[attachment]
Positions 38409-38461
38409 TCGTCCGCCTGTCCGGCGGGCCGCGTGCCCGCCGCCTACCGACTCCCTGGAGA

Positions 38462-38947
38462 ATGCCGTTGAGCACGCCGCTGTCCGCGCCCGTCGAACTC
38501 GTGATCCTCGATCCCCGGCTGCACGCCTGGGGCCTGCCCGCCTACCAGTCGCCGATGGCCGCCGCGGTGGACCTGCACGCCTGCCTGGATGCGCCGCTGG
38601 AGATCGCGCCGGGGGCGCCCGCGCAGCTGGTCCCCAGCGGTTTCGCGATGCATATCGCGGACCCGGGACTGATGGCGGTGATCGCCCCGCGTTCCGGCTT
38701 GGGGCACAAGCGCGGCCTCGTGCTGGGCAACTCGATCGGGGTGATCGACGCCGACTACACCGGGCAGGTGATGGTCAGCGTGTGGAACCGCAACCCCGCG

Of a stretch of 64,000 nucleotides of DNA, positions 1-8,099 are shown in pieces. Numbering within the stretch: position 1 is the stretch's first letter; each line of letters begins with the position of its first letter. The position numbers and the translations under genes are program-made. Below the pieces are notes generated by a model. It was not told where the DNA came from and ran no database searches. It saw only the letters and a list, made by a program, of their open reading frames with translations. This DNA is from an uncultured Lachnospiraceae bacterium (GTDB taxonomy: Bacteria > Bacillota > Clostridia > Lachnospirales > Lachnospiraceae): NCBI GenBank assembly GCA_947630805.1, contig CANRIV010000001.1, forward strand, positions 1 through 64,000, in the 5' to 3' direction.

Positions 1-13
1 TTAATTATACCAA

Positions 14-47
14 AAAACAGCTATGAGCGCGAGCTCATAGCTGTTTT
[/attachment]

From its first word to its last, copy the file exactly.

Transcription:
Positions 38409-38461
38409 TCGTCCGCCTGTCCGGCGGGCCGCGTGCCCGCCGCCTACCGACTCCCTGGAGA

Positions 38462-38947
38462 ATGCCGTTGAGCACGCCGCTGTCCGCGCCCGTCGAACTC
38501 GTGATCCTCGATCCCCGGCTGCACGCCTGGGGCCTGCCCGCCTACCAGTCGCCGATGGCCGCCGCGGTGGACCTGCACGCCTGCCTGGATGCGCCGCTGG
38601 AGATCGCGCCGGGGGCGCCCGCGCAGCTGGTCCCCAGCGGTTTCGCGATGCATATCGCGGACCCGGGACTGATGGCGGTGATCGCCCCGCGTTCCGGCTT
38701 GGGGCACAAGCGCGGCCTCGTGCTGGGCAACTCGATCGGGGTGATCGACGCCGACTACACCGGGCAGGTGATGGTCAGCGTGTGGAACCGCAACCCCGCG

Of a stretch of 64,000 nucleotides of DNA, positions 1-8,099 are shown in pieces. Numbering within the stretch: position 1 is the stretch's first letter; each line of letters begins with the position of its first letter. The position numbers and the translations under genes are program-made. Below the pieces are notes generated by a model. It was not told where the DNA came from and ran no database searches. It saw only the letters and a list, made by a program, of their open reading frames with translations. This DNA is from an uncultured Lachnospiraceae bacterium (GTDB taxonomy: Bacteria > Bacillota > Clostridia > Lachnospirales > Lachnospiraceae): NCBI GenBank assembly GCA_947630805.1, contig CANRIV010000001.1, forward strand, positions 1 through 64,000, in the 5' to 3' direction.

Positions 1-13
1 TTAATTATACCAA

Positions 14-47
14 AAAACAGCTATGAGCGCGAGCTCATAGCTGTTTT